It’s too early to know if the drug will work in human patients, but the findings offer a glimpse of a world where cancer patients can just take a daily pill.

In a trailer for a YouTube series about dealing with cancer, one patient complains, “You’re putting crap into your body to get rid of crap that’s in your body, you know, and it’s very frustrating.”

Many share this cancer patient’s frustration with the poisonous side effects of chemotherapy. Yet, efforts to identify a “silver bullet” that would kill cancer cells while leaving everything else in the body alone have been consistently disappointing.

But one experimental drug shows early signs of achieving that goal, according to a paper published today in the journal Science Translational Medicine. The drug, called OTS964, completely eliminated aggressive human lung cancer tumors in five out of six mice without major side effects, University of Chicago researchers working with the Japanese pharmaceutical company OncoTherapy Science report.

“Many drugs can repress the growth, but it is uncommon to see them eradicated. This has rarely been reported,” senior author Dr. Yusuke Nakamura, deputy director of the Center for Personalized Therapeutics at the University of Chicago, said in a press statement.

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OTS964 is a chemical compound that targets an enzyme, called T-lymphokine-activated killer cell, or TOPK, that cancer cells use to divide and spread. In several forms of cancer, including blood and triple-negative breast cancers, higher levels of the enzyme signal worse health outcomes. And because healthy cells rarely use the enzyme, side effects could be minimal.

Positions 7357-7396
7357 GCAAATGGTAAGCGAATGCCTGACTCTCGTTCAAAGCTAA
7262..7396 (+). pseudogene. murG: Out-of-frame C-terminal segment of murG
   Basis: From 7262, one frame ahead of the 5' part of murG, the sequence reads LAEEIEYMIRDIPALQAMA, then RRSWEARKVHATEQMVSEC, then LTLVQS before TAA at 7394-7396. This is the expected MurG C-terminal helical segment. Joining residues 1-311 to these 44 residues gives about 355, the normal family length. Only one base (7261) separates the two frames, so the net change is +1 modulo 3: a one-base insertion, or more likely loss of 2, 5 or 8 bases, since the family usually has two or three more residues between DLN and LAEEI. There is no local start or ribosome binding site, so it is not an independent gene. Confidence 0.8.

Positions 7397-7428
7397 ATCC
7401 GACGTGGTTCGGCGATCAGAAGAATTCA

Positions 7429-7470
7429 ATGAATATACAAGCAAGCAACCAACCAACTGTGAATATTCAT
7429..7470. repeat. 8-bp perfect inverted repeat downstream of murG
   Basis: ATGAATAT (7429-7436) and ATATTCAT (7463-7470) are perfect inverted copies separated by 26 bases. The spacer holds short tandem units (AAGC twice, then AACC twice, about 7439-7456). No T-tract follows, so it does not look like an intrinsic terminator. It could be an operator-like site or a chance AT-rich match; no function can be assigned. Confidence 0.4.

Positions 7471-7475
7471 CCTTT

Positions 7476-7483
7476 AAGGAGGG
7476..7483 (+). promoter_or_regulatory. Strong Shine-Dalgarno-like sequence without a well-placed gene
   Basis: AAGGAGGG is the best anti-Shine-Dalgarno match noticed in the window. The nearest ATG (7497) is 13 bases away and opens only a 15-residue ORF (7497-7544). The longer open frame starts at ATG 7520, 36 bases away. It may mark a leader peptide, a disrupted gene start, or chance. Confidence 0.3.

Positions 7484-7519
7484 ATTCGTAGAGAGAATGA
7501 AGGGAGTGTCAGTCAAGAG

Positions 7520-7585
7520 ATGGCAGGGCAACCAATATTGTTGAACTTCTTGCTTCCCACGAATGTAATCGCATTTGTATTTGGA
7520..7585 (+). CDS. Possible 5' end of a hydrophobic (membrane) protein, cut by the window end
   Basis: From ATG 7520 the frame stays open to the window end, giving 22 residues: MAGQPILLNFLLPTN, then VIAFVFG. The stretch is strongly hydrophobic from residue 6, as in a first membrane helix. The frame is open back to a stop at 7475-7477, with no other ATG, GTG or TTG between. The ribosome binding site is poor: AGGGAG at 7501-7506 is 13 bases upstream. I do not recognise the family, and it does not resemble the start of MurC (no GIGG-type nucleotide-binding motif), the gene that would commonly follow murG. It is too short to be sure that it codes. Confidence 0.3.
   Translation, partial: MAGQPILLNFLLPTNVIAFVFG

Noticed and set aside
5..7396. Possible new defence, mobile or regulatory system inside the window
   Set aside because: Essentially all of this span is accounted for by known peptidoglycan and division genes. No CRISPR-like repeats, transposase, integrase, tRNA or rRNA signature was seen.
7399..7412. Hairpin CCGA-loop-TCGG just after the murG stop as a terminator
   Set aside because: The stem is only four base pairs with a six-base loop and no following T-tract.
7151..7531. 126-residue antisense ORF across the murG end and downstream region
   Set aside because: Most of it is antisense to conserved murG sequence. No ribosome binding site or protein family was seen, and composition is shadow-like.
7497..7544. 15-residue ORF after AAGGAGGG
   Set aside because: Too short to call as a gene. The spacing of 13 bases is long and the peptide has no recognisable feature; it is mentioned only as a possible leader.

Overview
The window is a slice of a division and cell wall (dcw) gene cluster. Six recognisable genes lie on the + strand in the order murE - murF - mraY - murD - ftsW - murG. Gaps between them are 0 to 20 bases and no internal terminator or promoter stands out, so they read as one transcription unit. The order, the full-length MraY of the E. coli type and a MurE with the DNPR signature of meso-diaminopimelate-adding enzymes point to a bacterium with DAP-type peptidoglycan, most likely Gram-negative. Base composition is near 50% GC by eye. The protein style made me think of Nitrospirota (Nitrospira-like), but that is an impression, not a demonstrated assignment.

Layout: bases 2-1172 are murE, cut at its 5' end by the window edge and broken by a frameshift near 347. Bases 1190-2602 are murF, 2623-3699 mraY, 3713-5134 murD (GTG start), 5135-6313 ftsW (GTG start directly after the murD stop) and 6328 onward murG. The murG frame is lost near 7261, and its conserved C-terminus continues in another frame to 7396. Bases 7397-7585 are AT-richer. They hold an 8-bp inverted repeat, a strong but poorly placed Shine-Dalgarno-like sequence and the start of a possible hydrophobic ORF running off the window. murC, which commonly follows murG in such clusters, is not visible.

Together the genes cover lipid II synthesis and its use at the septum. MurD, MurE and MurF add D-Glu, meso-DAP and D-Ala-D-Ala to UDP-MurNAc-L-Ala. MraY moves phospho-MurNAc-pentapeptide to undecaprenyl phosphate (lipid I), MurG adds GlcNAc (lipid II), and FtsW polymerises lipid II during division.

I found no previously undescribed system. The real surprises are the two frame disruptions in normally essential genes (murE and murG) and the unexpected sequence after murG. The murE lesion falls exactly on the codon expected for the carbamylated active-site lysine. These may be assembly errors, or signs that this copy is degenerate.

For almost a decade after they identified TOPK as a target, the researchers have looked for a drug that would successfully knock it out. In 2012, another group reported that they’d found a drug targeting TOPK that shrunk tumors by 60 percent.

A few years ago, Nakamura and his colleagues began testing an earlier formulation of the current drug. They found that it worked, but it interfered with the production of blood cells. In the current study, the researchers encased the drug agent in bubbles called liposomes to reduce side effects.

When they saw that the conventional intravenous form worked well, the researchers tried an oral formulation that would, hypothetically, let patients take the drug from home. The oral formula led to a temporary drop in white blood cells but still shrunk tumors dramatically.

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The researchers must now see how human patients respond. There is one part of the body that uses the cell-division enzyme TOPK: the testes. The researchers are thus aware that fertility side effects might crop up, said co-author Jae-Hyun Park, a research associate in the department of medicine at the University of Chicago.

A phase 1 clinical trial is planned for the fall of 2015. The trial will try the drug against leukemia. In addition to lung cancer, some forms of leukemia, brain, liver, and bladder cancers also have high levels of the enzyme TOPK.

OTS964 could well end up on the cutting room floor of medical research. But it’s a first step toward the vision of an effective cancer drug that’s as simple for patients to take as an antibiotic.

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